In This Episode
We’re sharing 10 tips to improve your eCommerce conversion rate based on analyses and our work with online stores over the years.
Some of these tips are well-known examples and others might be things that are new to you.
Why Your eCommerce Conversion Rate Matters
When building your eCommerce business, it can be tempting to focus purely on driving more traffic to your site.
Let’s say that you want to double sales from where you are now and you’re getting 1,000 visits to your online store a day. So why not just double your traffic to double your sales?
While this makes sense on paper, higher traffic = higher sales is not a guarantee.
Not only that, driving more traffic takes time and money.
What you can do instead is focus on improving your eCommerce conversion rate (i.e. the percentage of visitors who become customers).
Improving your conversion rate also means that any ads you’re running are more profitable. This lowers your cost per acquisition (CPA), helping you be more aggressive with your advertising and capture more customers for the same amount of money.
Let’s go over some of the tips covered in the video.
Tip #1: Speed Optimisation
Speed kills — never has this been more true than in the world of eCommerce.
Slow-loading sites can be devastating to your conversion rate. The good news is that there are basic steps to avoid this problem.
- Compress your image sizes without affecting their resolution with a tool like Shortpixel
- Remove unnecessary plugins and extensions to improve load time
- Improve your server response time
Tip #2: Improve Product Photography
If you’re selling something that people in a store would pick up and examine (e.g., fashion and consumer electronics), you need to replicate that experience as much as you can on your website.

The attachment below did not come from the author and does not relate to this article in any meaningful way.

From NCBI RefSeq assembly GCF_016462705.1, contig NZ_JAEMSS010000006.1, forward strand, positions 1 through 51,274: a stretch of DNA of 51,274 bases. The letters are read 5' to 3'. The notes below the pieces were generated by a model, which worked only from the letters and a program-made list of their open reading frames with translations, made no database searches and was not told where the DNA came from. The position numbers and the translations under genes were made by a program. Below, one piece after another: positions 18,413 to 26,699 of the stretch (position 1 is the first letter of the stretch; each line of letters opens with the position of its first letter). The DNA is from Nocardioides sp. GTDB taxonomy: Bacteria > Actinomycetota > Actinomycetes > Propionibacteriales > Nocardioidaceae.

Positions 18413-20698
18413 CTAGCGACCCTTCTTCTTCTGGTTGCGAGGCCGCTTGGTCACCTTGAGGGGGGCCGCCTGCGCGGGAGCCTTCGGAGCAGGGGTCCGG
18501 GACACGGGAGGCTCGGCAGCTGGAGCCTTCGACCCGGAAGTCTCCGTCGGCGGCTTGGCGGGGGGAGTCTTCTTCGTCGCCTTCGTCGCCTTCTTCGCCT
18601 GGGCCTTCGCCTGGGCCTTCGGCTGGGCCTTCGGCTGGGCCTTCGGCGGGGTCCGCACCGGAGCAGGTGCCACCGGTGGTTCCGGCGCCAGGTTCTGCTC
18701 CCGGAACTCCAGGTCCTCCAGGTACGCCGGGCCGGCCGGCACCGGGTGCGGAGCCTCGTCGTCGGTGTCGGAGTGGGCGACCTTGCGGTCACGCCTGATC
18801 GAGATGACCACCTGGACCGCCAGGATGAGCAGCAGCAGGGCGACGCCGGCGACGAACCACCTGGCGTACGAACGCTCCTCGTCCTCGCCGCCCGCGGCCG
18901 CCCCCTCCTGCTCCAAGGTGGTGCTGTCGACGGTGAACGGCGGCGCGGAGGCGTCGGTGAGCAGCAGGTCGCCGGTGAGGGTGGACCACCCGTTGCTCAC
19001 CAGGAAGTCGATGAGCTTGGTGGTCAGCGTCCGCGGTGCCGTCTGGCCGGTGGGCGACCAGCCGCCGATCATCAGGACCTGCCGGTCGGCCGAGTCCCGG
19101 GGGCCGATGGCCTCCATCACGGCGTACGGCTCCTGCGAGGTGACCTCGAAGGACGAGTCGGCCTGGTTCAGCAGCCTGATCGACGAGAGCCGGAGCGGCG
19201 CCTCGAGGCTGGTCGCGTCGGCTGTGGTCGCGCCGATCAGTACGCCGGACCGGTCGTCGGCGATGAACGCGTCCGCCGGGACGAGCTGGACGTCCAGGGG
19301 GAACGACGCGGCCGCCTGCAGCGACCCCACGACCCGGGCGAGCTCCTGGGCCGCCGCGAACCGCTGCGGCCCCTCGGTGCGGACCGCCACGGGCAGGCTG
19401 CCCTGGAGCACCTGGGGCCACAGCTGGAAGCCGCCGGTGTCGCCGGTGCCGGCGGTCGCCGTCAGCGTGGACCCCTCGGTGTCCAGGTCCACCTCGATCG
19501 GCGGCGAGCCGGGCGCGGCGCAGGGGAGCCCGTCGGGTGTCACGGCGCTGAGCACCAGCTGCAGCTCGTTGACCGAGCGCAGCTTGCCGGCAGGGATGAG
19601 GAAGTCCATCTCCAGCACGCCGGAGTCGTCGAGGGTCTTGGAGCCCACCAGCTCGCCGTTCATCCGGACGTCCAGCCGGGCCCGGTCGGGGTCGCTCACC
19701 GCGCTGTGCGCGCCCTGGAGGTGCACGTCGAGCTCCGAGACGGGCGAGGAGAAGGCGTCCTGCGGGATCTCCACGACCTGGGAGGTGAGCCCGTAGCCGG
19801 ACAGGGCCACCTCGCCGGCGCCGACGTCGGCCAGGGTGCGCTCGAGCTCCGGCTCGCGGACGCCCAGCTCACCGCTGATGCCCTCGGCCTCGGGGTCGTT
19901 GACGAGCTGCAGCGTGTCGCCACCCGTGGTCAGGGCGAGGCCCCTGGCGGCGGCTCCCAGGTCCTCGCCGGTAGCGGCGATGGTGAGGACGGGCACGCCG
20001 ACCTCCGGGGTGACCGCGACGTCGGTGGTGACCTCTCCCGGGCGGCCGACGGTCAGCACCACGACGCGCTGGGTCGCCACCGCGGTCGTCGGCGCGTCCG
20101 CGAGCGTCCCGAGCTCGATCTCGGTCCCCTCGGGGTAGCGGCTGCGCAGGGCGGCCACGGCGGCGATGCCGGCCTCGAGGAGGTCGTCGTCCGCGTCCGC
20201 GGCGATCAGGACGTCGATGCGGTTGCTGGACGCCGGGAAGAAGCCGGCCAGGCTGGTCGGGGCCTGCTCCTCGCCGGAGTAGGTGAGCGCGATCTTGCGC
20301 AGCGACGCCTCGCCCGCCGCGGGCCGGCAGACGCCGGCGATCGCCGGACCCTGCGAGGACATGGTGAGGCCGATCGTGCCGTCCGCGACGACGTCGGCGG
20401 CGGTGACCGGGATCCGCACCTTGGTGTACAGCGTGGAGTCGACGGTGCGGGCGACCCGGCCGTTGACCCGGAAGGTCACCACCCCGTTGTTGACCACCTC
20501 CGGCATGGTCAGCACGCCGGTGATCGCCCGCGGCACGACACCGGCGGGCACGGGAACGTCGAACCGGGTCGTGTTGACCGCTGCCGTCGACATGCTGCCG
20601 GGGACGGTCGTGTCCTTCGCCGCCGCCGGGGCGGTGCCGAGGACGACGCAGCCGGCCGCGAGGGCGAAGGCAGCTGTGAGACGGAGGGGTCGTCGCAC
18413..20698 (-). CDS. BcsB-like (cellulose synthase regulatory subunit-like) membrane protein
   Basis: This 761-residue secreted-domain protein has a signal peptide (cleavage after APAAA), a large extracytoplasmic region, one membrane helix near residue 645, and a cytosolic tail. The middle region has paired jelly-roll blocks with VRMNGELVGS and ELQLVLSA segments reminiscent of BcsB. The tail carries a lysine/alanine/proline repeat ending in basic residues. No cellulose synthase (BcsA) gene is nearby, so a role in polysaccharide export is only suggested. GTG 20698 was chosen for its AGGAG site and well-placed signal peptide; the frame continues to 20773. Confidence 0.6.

More often than not, that means using vivid, high-quality product images.
One company that does this exceedingly well is Apple, which has had amazing product photography for the longest time.
Tip #3: Add a Clear Positioning Statement
Add a clear positioning statement and explanation for what your store is all about. This is crucial for a new brand that customers haven’t heard of before.
Here’s a good example of a clear positioning statement by Catipilla on their homepage.
You can see the company’s unique selling proposition succinctly explained in the headline and a mission statement summarising what they do.
Tip #4: Add a Benefits Bar
The benefits bar is the name given to a group of benefits shown just below the menu.
Here’s a good example from AO.com.
AO uses the benefits bar to emphasise their price match promise, free 100-day returns, Trustpilot rating, next-day delivery and financing options.
In other words, your benefits bar gives people an extra reason to buy from your store — the nudge that makes them decide to be your customer.
Tip #5: Product Category and Homepage Layouts
Tweak your product category layout and show as many products as you can on one page, while making sure each product’s featured image “pops” on the screen.
This is most important for businesses with browsing customers. For example, clothing stores where people might come on to the site to have a look around.
Here you can see on the Gymshark site on mobile, the product grid is two products wide. This maximises the available real estate on the screen while still making each image clearly visible.
Check Out the Episode to Learn More
These are the first 5 tips featured in this episode. Watch or listen to the episode above to learn another five more.
00:00 — Introduction
01:10 — Importance of eCommerce conversion rate
02:35 — Two things you need to track conversions
03:09 — Tip #1: Speed optimisation
03:55 — Tip #2: Improve product photography
05:41 — Tip #3: Add a clear positioning statement
06:04 — Tip #4: Add a benefits bar
06:40 — Tip #5: Product category and homepage layouts
07:30 — Tip #6: Add product videos
09:53 — Tip #7: Encourage customers to write product reviews
11:43 — Tip #8: Make it easy for customers to contact you
13:14 — Tip #9: Write great product descriptions
15:21 — Tip #10: Capture email leads